Every so often, Cubs' scout Dave Littlefield will answer a question from one lucky Cubs' fan. Here is today's question:
Tim (Indianapolis, IN): Dave, with the MLB Draft coming up, I was wondering if you could share some insight as to how you evaluated pitching prospects during your time as GM of the Pirates.
Littlefield: I’m glad you asked this question. As you know, we drafted many pitchers in the first round during my time in Pittsburgh. This included guys like Bryan Bullington, Paul Maholm, and Brad Lincoln, who we all felt fit the blueprint in terms of the type of pitcher we were looking for. Now, you may be asking yourself, “Dave, what exactly was the blueprint?” Well, I have to give props to my predecessor in Pittsburgh, Cam Bonifay. He had been hearing rumors that pitchers who ended up having arm and shoulder surgery would actually come back with even STRONGER arms and shoulders. That’s right, the surgery would make the tendons even STRONGER. So, Cam drafted pitchers who might be susceptible to those types of injuries, and lo and behold, he came up with some gems, like Clint Johnston, Bobby Bradley, Sean Burnett, and John Van Benschoten. Johnston, Bradley, and Burnett all needed Tommy John surgery, and Van Benschoten needed surgery to repair a torn labrum. As a result, all of these guys now have stronger arms and shoulders. That means better velocity. Better velocity means better pitchers.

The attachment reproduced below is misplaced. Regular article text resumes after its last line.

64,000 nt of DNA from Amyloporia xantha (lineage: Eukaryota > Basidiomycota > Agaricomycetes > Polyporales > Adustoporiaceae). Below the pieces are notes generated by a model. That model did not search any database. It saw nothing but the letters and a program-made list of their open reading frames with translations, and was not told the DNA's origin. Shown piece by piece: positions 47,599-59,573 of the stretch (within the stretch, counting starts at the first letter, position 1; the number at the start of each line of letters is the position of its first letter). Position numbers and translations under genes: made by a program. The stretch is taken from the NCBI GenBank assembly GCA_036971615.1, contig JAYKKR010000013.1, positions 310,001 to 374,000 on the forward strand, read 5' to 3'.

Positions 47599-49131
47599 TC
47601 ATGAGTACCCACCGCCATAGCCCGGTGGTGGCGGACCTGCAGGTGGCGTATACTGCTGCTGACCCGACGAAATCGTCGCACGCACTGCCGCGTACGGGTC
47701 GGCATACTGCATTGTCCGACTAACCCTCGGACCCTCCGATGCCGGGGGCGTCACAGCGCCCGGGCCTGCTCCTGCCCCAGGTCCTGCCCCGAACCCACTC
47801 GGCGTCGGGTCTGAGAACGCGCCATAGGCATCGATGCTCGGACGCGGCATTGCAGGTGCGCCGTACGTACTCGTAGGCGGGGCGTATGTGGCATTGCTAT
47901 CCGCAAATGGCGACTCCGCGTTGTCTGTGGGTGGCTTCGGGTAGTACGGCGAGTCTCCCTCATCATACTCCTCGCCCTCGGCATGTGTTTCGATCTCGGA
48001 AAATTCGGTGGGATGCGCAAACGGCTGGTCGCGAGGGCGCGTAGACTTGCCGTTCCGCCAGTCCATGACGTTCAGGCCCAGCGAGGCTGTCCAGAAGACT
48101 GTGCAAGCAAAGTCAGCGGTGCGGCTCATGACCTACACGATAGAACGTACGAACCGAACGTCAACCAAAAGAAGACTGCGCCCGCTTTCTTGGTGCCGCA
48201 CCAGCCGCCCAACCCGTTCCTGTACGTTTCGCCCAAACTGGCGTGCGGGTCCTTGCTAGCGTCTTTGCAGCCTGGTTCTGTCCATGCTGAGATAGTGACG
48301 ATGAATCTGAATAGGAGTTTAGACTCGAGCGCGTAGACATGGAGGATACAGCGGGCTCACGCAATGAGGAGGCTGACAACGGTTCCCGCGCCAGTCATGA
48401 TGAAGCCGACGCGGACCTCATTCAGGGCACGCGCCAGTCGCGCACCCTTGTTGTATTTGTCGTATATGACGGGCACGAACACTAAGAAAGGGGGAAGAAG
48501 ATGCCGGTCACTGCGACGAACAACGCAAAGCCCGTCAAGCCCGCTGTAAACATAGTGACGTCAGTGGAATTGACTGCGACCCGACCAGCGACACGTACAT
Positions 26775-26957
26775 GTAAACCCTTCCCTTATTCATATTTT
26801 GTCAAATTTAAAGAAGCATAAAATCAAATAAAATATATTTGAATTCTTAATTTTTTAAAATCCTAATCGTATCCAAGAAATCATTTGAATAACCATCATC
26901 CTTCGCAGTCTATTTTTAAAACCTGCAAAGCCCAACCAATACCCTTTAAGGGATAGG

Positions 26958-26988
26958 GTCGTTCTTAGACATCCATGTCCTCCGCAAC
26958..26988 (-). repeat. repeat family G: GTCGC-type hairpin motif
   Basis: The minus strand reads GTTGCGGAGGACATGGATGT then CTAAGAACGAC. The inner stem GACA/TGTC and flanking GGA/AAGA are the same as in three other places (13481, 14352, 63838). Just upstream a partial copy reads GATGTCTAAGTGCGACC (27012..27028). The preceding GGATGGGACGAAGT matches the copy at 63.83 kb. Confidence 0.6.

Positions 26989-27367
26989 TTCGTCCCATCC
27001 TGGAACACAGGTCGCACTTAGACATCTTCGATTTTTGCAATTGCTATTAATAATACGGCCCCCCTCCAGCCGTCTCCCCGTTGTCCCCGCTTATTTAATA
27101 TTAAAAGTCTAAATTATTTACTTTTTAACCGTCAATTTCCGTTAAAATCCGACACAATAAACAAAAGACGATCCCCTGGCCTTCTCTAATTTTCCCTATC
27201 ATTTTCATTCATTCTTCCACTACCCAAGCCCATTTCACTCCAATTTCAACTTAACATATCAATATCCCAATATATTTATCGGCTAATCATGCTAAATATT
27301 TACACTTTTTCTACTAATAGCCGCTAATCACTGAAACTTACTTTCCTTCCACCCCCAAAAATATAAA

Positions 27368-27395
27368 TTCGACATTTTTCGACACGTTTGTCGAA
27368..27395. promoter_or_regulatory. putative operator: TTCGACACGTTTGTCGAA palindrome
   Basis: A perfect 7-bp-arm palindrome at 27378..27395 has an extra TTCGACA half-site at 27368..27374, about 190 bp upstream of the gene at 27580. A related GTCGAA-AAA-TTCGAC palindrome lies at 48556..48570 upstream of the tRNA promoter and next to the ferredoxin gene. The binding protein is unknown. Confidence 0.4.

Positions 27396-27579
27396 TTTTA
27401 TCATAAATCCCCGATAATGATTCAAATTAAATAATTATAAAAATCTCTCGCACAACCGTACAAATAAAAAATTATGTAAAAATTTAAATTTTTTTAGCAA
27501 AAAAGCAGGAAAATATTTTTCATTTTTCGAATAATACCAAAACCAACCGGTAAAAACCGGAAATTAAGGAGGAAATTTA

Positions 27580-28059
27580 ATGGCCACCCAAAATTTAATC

At first, I was a little skeptical about what Bonifay told me. Then, I saw a great movie on TV called Rookie of the Year. In it, this young kid who was like 11-years old injures his shoulder and gets it operated on. And get this… after the operation, he starts throwing the ball over 100 MPH! And the Cubs end up signing him, and they win the World Series! Since it’s widely known that we should believe everything we see in movies, it was then that I started to think, ‘Hey, Bonifay might be right.’ And then look at this: This guy named Sal Marinello from the awesome website healthandfitnessadvice.com says: “There are indications that a ball player’s arm actually becomes stronger as a result of having Tommy John surgery.” And poster “FencingAG” from the Fencing.Net discussion forum, who himself had an operation to repair a torn labrum, says: “Now, 3 years later, that shoulder is just as strong, if not stronger, than it ever was.” If you can’t trust Sal Marinello and FencingAG, then whom can you trust? So, I followed Bonifay’s blueprint and drafted guys like Bullington, Maholm, and Lincoln, all of whom we felt were susceptible to arm and shoulder injuries.
And now the Pirates are sitting pretty, for the most part. We totally missed on Maholm, though. He didn’t have any significant arm or shoulder injuries, and he’s a soft-tosser in the majors right now and fucking sucks. Meanwhile, Bullington and Lincoln are biding their time in the minors, with their stronger arms and shoulders. I wouldn’t be surprised if both of them are consistently hitting 110 MPH on the radar gun when they finally become regular starters in the majors, just like that kid from Rookie of the Year.